Then, suddenly, late one night in 2017, while Erik was away at St. Pauls, Pieter died of a heart attack outside their New Canaan home. “We were absolutely shocked…and devastated. We had quite a life together!,” Kathy recalls. “But when Erik asked if he should take a semester hiatus from prep school, I told him it would be better for him to stay in school, with his friends and his support system there. He was doing very well there and I didn’t see what good it would do for him to stay around with me. He’s a very good student, and was the Captain of the Varsity Tennis Team at St. Pauls, and now he’s a Junior at Georgetown and doing very well there.” About her own journey Kathy continues, “It took me two aimless years to get myself going again.”
“Late in 2019, a woman who’d purchased one of my elephant paintings years before, called and asked if she could come to my studio. When she visited, she asked if I could paint her husband’s dog,” Kathy recalls. “I’d always loved painting animals. The first painting I ever did as a kid was of a horse. But I’d never painted a dog. She said ‘If you can paint an elephant you can paint a dog’, and I figured it was worth a try. I asked her
to send me a few photographs, and as soon as I got a look at the snapshots of the dog, I realized how different the task of painting someone’s pet is from painting iconic representations of an animal, as I had done in the past. In every picture she sent, the dog’s tongue was hanging out. I spent some time on the phone talking with her about the dog. I had to relate to the dog, in order to understand that the tongue wag was a part of its personality. To paint a pet, I have to understand the animal. …She called me after I sent her the portrait, to tell me
her husband cried when she gave it to him!”
“And then just before covid, I was in Miami visiting with friends, and when I was talking about having done my first commission, I got the next request to paint a dog,” Kathy says, as if she’s still a little amused by the whole experience. “And when I returned to New Canaan, an old client of Pieter’s got in touch with me to say he’d seen the portrait I’d done that I’d posted on Facebook, and asked if he could commission portraits for each of his six dogs for the wall of his Manhattan townhouse! He hung all six portraits together on one wall and tells me he likes to look at that collection more than the multi-million dollar masterpieces he has around the rest of the house!”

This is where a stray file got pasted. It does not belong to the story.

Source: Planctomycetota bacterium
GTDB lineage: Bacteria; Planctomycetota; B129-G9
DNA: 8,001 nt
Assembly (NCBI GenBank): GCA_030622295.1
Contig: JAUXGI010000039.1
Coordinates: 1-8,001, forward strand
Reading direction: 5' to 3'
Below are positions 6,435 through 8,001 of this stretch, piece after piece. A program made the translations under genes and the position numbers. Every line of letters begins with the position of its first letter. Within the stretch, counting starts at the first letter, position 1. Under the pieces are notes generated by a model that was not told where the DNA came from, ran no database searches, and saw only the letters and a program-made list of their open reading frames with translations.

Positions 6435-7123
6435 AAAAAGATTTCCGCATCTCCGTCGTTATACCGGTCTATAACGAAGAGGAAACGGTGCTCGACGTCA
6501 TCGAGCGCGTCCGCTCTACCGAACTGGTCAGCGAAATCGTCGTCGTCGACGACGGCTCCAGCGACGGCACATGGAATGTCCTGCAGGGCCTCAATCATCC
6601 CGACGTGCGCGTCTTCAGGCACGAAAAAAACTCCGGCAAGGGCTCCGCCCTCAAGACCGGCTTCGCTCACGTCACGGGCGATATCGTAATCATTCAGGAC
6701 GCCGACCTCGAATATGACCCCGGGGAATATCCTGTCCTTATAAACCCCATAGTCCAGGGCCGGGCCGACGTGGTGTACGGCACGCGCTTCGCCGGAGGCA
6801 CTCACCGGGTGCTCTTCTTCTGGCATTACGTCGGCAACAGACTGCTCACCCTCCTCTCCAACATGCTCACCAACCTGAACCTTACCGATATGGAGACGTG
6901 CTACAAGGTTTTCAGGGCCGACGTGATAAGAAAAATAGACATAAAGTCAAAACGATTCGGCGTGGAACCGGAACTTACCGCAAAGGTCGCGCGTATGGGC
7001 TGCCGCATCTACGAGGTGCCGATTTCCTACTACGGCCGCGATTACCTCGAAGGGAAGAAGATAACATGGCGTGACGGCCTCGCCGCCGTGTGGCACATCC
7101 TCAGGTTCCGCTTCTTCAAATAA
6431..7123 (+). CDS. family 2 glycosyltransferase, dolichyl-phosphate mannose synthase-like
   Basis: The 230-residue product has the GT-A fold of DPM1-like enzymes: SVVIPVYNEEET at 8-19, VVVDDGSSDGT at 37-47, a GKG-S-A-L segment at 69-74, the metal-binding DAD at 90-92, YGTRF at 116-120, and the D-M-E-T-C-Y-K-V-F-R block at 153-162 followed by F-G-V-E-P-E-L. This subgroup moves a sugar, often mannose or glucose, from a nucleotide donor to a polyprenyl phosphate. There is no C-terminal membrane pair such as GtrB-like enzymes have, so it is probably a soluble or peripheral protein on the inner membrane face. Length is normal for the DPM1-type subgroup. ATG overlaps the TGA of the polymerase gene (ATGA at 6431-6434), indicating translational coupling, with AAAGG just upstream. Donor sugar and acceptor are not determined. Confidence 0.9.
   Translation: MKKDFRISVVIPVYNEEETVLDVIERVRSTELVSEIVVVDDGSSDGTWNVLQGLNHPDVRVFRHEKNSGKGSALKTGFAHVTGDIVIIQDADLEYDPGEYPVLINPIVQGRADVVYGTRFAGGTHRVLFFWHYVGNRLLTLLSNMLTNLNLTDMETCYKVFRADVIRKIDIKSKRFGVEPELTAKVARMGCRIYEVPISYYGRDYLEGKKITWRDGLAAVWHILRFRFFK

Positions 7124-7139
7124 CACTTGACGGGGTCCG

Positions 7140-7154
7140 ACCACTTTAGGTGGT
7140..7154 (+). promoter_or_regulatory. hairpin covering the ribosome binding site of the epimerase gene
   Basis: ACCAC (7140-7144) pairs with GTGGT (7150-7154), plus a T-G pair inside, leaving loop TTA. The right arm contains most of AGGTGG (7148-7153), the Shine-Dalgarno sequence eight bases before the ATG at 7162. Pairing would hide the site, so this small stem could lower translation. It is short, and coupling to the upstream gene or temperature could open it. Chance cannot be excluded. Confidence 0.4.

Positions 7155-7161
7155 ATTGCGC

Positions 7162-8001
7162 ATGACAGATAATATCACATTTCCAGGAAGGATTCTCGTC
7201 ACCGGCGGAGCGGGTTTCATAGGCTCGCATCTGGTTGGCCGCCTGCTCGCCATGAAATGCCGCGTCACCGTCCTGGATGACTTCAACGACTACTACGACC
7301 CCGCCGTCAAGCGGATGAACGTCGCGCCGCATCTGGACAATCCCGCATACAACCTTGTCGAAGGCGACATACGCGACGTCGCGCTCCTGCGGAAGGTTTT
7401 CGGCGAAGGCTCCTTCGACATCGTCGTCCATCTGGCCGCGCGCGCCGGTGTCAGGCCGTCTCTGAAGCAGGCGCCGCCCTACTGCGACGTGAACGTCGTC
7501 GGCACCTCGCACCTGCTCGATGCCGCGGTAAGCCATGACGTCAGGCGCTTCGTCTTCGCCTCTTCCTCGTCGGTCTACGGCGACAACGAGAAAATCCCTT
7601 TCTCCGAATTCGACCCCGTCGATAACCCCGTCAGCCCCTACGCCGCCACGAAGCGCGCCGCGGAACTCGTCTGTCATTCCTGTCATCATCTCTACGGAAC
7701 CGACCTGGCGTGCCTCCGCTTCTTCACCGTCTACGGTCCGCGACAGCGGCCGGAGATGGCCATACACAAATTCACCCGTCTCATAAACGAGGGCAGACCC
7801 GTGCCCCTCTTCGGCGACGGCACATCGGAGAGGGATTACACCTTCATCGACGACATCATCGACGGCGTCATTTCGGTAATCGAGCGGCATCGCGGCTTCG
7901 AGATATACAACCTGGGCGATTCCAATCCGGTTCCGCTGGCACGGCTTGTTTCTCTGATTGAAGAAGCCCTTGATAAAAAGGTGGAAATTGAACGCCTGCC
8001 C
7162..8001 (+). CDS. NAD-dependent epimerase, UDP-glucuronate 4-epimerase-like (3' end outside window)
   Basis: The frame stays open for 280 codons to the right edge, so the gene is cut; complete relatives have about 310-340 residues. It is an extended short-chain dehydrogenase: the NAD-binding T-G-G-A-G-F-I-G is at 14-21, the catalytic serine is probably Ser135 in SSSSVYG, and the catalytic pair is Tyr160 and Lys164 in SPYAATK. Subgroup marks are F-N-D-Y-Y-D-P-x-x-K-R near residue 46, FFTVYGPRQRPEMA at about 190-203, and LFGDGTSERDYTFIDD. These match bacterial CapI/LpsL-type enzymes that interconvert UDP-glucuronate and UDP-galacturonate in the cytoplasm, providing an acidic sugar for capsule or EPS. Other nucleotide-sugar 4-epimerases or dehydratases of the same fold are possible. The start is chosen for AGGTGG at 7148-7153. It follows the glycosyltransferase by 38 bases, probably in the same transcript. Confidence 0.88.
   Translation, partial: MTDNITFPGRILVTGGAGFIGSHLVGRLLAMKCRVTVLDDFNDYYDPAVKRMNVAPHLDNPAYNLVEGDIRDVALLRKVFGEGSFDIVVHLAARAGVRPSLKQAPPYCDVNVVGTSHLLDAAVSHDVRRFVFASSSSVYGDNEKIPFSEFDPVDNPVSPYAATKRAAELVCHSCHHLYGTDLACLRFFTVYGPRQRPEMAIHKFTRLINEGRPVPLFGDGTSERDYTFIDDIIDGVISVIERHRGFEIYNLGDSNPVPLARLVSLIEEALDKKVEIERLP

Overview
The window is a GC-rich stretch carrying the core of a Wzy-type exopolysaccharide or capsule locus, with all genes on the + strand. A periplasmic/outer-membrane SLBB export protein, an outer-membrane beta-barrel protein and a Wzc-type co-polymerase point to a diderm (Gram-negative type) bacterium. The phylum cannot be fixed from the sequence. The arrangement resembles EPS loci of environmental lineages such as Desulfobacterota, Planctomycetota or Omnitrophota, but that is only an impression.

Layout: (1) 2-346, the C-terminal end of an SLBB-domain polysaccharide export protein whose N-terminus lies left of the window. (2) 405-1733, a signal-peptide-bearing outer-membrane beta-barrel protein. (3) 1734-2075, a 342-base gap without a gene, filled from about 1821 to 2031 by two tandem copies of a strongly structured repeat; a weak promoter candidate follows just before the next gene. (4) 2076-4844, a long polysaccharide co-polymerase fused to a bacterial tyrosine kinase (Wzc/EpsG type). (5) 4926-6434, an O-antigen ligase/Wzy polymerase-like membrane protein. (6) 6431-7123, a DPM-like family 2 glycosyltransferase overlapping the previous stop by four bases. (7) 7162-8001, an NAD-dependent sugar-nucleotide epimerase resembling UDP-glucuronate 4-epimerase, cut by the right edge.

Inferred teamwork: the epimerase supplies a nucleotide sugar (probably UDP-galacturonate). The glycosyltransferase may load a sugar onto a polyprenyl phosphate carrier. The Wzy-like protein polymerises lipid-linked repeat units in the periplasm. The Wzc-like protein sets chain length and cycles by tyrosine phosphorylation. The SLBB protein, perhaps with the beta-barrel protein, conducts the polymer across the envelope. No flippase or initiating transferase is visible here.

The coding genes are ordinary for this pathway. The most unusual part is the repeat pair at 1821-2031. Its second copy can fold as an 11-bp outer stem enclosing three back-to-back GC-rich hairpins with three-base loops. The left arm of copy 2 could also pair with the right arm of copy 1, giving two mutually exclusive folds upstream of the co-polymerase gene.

In the past three years, with almost no marketing, Kathy’s dogs and cats have become something of a phenom. She’s completed over 50 commissions, even including a few painted in memoriam. “I’m trying to channel the dog,” Kathy explains. “Of course, it starts with a conversation about the pet, and I’ve done dogs, cats, and even birds, but when a client gives too much direction it confuses me. I want the client to believe and trust in me. I’m really just trying to get the right color from the client, and then maybe picking up on a few of the pet’s key personality traits, and how the pet makes the client happy. I ask for five to ten photographs of the pet…and take it from there! Every pet is different, and every painting is different. In terms of color, mood and style. I try to see into the eyes and capture the soul of the animal. I’m using oil paint, and the hands-on process takes about 30 hours or more for each painting, depending on the size. It can take me two to three months to complete a particular piece. I’m trying to limit myself to doing about 20 commissions a year, so each piece gets my special attention…and so I have time to live my life!”
Indeed, Kathy is back in stride! She took the entire summer of 2022 to travel around Europe, including some splendid wining and dining, and visiting family, friends, and lots of museums. She’s planning a trip back to Bali to paint in nature, and she makes regular trips to Miami and Palm Beach whenever the weather gets cold in New Canaan. “I decided to move out of the main house and into the cottage on my property – where my art studio has always been. It’s less to take care of, and I have a real sense of freedom and the feeling I can pick up and travel whenever I feel the urge. And when I’m in New Canaan, I have a really nice balance between painting and spending time with a great group of friends I have in the community. My life is terrific, and I’m always ready for the next adventure!”